Microb Pathog 2013 Mar 17;56:8-15. Epub 2013 Jan 17.

Division of Applied Bioscience and Biotechnology, Institute of Environmentally-Friendly Agriculture (IEFA), College of Agricultural and Life Science, Chonnam National University, Gwangju 500-757, South Korea.

The antifungal activities of methanolic extracts from Terminalia nigrovenulosa bark (TNB) was investigated for effects on the initial growth of mycelia against Fusarium solani. The ethyl acetate fraction separated from TNB demonstrated the highest antifungal activity against F. solani. The antifungal compound was isolated from TNB using silica gel column and Sephadex LH-20 chromatography combined with thin-layer chromatography and high performance liquid chromatography. Structural identification of the antifungal compound was conducted using (1)H NMR, (13)C NMR, and liquid chromatography-tandem mass spectrometry. The purified antifungal compound was gallic acid (GA) or 3,4,5-trihydroxy benzoic acid. Purified-GA possesses the high antifungal activity against F. solani, and that antifungal activity was dosage-dependent. The hyphae became collapsed and shrunken after 24 h incubation with GA (500 ppm). In pot experiments, the application of TNB crude extract was found to be effective in controlling the cucumber Fusarium root rot disease by enhancing activities of chitinase, peroxidase thereby promoting the growth of plants. The applied TNB extract significantly suppressed root rot disease compared to control. It resulted in 33, 75 and 81% disease suppression with 100, 500 and 1000 ppm of TNB crude extract, respectively. The study effectively demonstrated biological activities of the TNB extract, therefore suggesting the application of TNB for the control of soil-borne diseases of cucumber plants.
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http://dx.doi.org/10.1016/j.micpath.2013.01.001DOI Listing
March 2013

Expression patterns of chitinase produced from Paenibacillus chitinolyticus with different two culture media.

Carbohydr Polym 2012 Oct 17;90(2):1187-92. Epub 2012 Jun 17.

Division of Applied Bioscience and Biotechnology, Institute of Environmently Friendly Agriculture, College of Agricultural and Life Science, Chonnam National University, Gwangju 500-757, Republic of Korea.

To investigate the expression patterns of chitinase isozymes on native-PAGE and SDS-PAGE gels Paenibacillus chitinolyticus MP-306 was cultured on culture media with and without chitin substrate. P. chitinolyticus MP-306 had a strong chitinolytic activity on colloidal chitin medium. Chitinase isozymes of MP-306 were expressed as six bands (CN1-CN6) on native-PAGE gels and thirteen bands (CS1-CS13) on SDS-PAGE gels after incubation in chitin medium. Three bands (CN1, CN2, and CN3) of chitinase isozymes of MP-306 on native-PAGE gels were expressed as nine bands (CS1, CS2, CS3, CS4, CS5, CS6, CS8, CS10, and CS13) of chitinase isozymes on SDS-PAGE gels. Three bands (CN4, CN5, and CN6) of chitinase isozymes of MP-306 were strongly inhibited by metal ions on native-PAGE and SDS-PAGE gels.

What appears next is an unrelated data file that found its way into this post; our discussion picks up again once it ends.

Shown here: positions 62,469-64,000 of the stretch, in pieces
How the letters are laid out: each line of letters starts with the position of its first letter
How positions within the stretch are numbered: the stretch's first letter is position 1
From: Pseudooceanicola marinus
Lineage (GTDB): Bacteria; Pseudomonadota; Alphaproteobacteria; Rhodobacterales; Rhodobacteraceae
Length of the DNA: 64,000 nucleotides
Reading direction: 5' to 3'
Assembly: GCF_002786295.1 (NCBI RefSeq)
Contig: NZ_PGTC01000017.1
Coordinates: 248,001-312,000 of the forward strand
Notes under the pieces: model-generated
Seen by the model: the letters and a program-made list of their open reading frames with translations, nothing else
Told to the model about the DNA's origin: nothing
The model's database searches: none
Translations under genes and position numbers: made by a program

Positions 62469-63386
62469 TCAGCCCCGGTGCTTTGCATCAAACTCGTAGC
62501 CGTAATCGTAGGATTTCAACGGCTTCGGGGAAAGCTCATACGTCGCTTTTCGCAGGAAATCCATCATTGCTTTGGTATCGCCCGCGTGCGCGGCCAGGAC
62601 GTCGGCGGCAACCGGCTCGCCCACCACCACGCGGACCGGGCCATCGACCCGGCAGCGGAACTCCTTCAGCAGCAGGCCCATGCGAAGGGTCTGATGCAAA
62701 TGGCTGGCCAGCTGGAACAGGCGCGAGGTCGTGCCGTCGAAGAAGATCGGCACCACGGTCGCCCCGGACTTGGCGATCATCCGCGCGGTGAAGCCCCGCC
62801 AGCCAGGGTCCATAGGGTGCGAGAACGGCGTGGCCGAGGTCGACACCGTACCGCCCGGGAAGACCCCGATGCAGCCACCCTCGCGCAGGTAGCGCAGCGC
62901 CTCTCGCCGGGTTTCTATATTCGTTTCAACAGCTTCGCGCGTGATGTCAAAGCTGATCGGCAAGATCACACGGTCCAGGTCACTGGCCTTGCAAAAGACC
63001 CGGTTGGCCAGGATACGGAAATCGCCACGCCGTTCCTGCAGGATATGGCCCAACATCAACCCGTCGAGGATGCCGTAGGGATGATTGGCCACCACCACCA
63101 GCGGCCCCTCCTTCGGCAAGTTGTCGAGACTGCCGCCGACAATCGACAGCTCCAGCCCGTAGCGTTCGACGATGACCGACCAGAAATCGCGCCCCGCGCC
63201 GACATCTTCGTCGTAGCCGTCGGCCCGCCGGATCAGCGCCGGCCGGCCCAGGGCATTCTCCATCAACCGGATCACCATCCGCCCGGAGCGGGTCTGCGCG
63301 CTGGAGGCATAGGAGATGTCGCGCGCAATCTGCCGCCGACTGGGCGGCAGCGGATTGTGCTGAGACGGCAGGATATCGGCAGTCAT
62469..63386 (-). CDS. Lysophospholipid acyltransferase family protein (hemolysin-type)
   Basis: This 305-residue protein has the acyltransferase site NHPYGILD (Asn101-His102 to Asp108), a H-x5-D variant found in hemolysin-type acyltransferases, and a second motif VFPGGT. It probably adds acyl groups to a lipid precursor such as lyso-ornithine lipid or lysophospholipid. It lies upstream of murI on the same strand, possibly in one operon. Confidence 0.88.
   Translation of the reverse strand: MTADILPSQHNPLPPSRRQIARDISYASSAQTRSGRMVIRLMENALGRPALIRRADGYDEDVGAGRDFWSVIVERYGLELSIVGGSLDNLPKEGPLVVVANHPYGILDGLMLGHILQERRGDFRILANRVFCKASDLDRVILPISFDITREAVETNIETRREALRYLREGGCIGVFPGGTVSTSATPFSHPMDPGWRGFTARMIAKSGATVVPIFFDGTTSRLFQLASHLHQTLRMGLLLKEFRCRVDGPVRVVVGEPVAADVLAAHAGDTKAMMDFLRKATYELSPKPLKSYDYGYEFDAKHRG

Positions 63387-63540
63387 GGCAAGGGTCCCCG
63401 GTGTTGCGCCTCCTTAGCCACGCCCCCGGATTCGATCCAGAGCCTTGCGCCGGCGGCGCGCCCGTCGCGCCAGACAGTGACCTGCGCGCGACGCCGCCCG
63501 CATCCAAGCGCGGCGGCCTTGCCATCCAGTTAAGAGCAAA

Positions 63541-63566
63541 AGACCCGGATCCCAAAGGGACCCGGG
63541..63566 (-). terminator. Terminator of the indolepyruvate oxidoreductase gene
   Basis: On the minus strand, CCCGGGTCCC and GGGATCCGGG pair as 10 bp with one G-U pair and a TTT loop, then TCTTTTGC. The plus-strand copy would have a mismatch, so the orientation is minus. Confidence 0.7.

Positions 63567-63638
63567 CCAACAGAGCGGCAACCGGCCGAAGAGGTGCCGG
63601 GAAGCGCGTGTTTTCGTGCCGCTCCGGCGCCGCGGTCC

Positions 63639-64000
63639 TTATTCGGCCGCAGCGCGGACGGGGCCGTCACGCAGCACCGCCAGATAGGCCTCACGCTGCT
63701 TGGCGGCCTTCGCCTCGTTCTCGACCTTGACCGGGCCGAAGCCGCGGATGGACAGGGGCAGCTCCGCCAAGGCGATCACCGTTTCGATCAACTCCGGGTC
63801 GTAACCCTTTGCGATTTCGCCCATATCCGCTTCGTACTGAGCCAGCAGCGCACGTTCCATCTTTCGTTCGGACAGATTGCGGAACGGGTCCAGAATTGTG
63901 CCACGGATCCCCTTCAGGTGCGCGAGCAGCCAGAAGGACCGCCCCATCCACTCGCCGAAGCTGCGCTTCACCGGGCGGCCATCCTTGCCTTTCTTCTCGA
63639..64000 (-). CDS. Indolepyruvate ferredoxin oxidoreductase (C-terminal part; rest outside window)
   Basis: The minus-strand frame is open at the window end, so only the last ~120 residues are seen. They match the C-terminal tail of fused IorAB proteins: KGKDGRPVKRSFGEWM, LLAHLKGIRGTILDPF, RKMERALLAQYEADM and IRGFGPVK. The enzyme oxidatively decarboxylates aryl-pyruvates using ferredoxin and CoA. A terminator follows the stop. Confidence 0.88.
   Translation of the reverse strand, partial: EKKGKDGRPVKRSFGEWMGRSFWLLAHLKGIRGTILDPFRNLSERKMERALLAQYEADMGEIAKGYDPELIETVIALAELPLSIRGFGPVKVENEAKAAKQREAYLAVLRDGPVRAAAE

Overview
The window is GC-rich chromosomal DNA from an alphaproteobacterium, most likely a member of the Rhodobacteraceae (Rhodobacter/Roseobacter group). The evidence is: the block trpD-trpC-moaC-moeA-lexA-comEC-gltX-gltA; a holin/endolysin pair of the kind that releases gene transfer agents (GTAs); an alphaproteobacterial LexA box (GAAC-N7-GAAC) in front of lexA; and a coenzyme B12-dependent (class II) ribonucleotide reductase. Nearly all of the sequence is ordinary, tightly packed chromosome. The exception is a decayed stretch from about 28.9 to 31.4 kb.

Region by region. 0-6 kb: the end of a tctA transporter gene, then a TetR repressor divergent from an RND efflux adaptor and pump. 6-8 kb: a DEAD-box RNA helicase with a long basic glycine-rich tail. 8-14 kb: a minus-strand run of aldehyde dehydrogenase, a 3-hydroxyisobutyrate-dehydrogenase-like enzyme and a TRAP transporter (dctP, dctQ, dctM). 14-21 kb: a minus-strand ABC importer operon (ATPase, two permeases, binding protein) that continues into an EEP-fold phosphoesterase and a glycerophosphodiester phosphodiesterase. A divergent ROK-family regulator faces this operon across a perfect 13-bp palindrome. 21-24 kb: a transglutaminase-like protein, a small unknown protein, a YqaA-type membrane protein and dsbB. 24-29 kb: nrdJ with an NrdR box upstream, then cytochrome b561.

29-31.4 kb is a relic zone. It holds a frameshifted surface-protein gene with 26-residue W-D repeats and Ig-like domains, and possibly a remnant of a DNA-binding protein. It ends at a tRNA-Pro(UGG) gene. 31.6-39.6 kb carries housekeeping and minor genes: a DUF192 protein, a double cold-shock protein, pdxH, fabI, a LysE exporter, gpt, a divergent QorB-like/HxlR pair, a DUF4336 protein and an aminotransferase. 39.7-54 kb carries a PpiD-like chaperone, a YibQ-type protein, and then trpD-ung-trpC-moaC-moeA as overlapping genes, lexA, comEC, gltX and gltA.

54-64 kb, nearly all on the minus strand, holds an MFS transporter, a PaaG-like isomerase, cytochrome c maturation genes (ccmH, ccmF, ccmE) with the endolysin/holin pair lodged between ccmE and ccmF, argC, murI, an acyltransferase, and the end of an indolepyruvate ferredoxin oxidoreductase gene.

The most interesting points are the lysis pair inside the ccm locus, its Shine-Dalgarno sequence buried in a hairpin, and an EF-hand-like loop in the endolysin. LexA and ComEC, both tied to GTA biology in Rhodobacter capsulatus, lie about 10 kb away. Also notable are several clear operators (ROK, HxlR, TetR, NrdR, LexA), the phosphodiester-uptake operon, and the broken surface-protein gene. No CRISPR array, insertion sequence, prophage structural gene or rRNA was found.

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http://dx.doi.org/10.1016/j.carbpol.2012.06.016DOI Listing
October 2012

Induction of defense response against Rhizoctonia solani in cucumber plants by endophytic bacterium Bacillus thuringiensis GS1.

J Microbiol Biotechnol 2012 Mar;22(3):407-15

Division of Applied Bioscience and Biotechnology, Institute of Environmentally-Friendly Agriculture (IEFA), Chonnam National University, Gwangju 500-757, Korea.

An endophytic bacterium, Bacillus thuringiensis GS1, was isolated from bracken (Pteridium aquilinum) and found to have maximal production of chitinase (4.3 units/ml) at 5 days after culture. This study investigated the ability of B. thuringiensis GS1 to induce resistance to Rhizoctonia solani KACC 40111 (RS) in cucumber plants. Chitinase activity was greatest in RS-treated plants at 4 days. beta-1,3- Glucanase activity was highest in GS1-treated plants at 5 days. Guaiacol peroxidase (GPOD) activity increased continuously in all treated plants for 5 days. Ascorbate peroxidase (APX) activity in RS-treated plants was increased 1.5-fold compared with the control at 4 days. Polyphenol oxidase (PPO) activity in RS-treated plants was increased 1.5-fold compared with the control at 3 days. At 5 days after treatment, activity staining revealed three bands with chitinase activity (Ch1, Ch2, and Ch3) on SDSPAGE of cucumber plants treated with GS1+RS, whereas only one band was observed for RS-treated plants (Ch2). One GPOD isozyme (Gp1) was also observed in response to treatment with RS and GS1+RS at 4 days. One APX band (Ap2) was present on the native-PAGE gel of the control, and GS1- and GS1+RS-treated plants at 1 day. PPO bands (Po1 and Po2) from RS- and GS1+RS-treated plants were stronger than in the control and GS1-treated plants upon native-PAGE at 5 days. Taken together, these results indicate that the induction of PR proteins and defense-related enzymes by B. thuringiensis GS1 might have suppressed the damping-off caused by R. solani KACC 40111 in cucumber plants.
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http://dx.doi.org/10.4014/jmb.1107.07027DOI Listing
March 2012